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Will Supreme Court take note of High Court's Order on Waste Trade?

Written By Gopal Krishna on Monday, December 15, 2008 | 4:07 AM

Note:One hopes even Supreme Court bench of Justice Arijit Pasayat and Justice S H Kapadia will adopt the wisdom of the Madras High Court with regard to Waste Oil, Obsolete ships and other hazardous wastes. The next date of hearing is on January 9, 2009.

A hazardous wastes case is pending in the apex court since 1995. But in the absence of sound approach like asking the Central Government to initiate civil and criminal proceedings against officials who mastermind illegal and anti-national deals, imposing cost of waste clearance on importers and slapping litigation cost; illegal traffic in toxic waste has become a routine affair in our country.

A Supreme Court order had banned import of hazardous waste. Officials of easy virtue in the Environment Ministry have acted to undermine the order with impunity at the behest of hazardous waste traders. The situation has worsened after the order.

Shockingly, there are numerous instances in the ongoing case in the Supreme Court where importers were reported non-existent and toxic ships enter Indian waters with fake national flags!

Our hazardous wastes regulation is one of the most weakest in the world and even the new that Hazardous Wastes (Management, Handling and Transboundary Movement) Rules, 2008 is a disappointment. Rajya Sabha Committee on Subordinate Legislation has invited comments on it. Hopefully, the Committee will take cognisance of Madras High Court's order and get the current rules and institutions overhauled and brings Union Ministry of Environment and Forests under parliamentary control because this Ministry's acts of connivance is too grave to be ignored. Even Commerce Ministry's role does not bring it any glory. It is germane to recollect that Japan and India have signed a comprehensive economic partnership agreement that may facilitate dumping of Japanese toxic wastes in our country.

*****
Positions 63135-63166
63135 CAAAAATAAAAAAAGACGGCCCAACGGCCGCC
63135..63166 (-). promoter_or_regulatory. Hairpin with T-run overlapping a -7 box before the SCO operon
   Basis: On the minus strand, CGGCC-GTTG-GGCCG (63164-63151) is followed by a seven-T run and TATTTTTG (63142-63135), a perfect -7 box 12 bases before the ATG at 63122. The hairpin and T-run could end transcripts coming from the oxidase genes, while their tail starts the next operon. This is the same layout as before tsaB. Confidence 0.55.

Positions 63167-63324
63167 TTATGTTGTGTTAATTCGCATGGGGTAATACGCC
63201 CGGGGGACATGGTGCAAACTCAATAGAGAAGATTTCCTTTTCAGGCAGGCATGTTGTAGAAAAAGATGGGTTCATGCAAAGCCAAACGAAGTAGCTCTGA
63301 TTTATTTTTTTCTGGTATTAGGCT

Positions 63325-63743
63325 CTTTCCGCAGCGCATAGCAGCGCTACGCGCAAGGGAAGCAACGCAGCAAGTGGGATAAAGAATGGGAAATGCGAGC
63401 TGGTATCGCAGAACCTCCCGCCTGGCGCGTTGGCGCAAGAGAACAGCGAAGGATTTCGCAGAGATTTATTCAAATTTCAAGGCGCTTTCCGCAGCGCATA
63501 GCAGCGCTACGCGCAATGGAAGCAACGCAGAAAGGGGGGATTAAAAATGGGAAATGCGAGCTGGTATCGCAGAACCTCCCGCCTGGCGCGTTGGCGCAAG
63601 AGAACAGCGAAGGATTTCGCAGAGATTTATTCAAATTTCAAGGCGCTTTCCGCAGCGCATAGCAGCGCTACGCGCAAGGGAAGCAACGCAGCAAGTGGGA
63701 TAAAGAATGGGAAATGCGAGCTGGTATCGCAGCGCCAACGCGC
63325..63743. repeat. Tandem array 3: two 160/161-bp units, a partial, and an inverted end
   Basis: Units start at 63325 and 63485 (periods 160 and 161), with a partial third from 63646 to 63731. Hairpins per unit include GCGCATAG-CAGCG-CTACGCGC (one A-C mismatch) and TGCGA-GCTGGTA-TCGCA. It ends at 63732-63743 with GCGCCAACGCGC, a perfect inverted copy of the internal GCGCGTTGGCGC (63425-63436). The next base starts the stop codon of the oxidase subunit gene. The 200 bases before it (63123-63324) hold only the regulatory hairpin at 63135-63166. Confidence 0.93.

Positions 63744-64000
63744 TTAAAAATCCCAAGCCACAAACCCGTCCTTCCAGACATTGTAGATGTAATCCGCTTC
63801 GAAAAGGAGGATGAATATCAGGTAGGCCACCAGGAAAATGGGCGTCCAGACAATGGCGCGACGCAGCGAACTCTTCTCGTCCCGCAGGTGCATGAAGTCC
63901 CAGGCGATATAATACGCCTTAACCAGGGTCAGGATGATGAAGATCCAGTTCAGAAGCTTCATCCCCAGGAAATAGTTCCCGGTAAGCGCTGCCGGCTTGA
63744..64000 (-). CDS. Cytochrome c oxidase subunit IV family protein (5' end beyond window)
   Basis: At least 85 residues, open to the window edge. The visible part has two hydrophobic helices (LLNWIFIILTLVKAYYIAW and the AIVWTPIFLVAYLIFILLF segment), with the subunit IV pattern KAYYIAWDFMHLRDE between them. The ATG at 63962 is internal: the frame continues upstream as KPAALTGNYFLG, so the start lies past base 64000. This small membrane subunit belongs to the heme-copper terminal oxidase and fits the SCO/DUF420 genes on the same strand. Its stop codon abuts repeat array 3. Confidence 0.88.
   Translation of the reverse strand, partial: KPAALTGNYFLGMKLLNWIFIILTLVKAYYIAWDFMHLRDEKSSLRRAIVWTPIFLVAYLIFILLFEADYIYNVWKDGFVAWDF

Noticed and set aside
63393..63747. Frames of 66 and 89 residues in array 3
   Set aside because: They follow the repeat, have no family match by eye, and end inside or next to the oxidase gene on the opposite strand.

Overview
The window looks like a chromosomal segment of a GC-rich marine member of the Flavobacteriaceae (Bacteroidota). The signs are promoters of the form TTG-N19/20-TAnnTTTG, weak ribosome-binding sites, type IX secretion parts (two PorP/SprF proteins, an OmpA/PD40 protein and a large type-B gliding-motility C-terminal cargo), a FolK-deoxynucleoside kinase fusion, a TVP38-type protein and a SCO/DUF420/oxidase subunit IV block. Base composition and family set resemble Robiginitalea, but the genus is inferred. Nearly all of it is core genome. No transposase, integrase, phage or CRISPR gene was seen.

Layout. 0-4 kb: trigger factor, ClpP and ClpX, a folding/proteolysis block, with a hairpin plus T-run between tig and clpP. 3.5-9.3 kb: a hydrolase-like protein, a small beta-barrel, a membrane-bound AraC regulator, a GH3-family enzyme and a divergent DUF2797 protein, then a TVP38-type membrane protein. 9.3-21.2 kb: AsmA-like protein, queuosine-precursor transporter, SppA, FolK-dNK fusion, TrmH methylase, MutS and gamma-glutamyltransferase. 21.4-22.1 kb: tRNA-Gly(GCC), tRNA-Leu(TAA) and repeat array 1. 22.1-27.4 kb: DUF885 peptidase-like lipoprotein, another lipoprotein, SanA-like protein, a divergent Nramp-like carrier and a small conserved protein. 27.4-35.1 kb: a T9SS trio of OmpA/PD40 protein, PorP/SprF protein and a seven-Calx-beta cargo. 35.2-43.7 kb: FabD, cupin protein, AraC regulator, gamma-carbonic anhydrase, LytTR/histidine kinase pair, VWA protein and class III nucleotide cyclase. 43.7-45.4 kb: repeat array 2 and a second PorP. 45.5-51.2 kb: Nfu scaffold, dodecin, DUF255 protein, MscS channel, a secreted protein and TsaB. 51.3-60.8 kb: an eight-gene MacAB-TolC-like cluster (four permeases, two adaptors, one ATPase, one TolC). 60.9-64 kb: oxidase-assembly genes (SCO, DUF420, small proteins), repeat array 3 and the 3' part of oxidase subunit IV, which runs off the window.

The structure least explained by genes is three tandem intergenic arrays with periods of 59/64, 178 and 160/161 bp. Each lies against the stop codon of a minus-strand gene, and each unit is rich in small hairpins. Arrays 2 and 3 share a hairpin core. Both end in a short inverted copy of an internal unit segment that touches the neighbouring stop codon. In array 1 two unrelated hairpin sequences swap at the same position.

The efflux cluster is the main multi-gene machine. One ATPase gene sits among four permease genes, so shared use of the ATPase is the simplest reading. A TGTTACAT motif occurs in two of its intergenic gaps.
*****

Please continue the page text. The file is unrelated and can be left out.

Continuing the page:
Given the fact that our municipal waste remains quite toxic and household hazardous waste has been totally ignored, the parliamentary committee must treat mixed municipal waste too as having characteristics of hazardous waste. It appears that Madras High Court order of November 21, 2008 has done the same.

Gopal Krishna

Madras HC orders to return containers imported from United States
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The Madras High Court ordered to send back the 40 containers of hazardous municipal waste imported from the United States and rotting at Tuticorin Port for three years.

While dismissing a writ petition by ITC, the division bench comprising Justice Elipipe Dharmarao and Justice S Tamilvanan said, ‘The cargo is municipal waste shipped to India, which cannot be sold or allowed to be disposed of in any manner in India, since it will cause danger to Mother Nature, as has been correctly observed by the Customs Department and Pollution Control Board.’ The bench also rapped ITC Limited for importing the ‘undesired cargo’. The Judges directed the company to
clear out the waste at its own cost and slapped a litigation cost of Rs 50,000. Judges also asked the Centre to initiate civil and criminal proceedings against officials who masterminded such illegal ideas within a period of 12 weeks.

ITC sourced the material from US-based Evergreen Specialities, which was meant to supply mixed wastepaper in August 2005. But on examination, the Customs found that consignment contained plastic carry bags, pet bottles, used clothes, metal cans and dirty liquid emitting foul smell.

Officials said hazardous municipal waste had characteristics of Eco-toxic and infectious substances.

UNI
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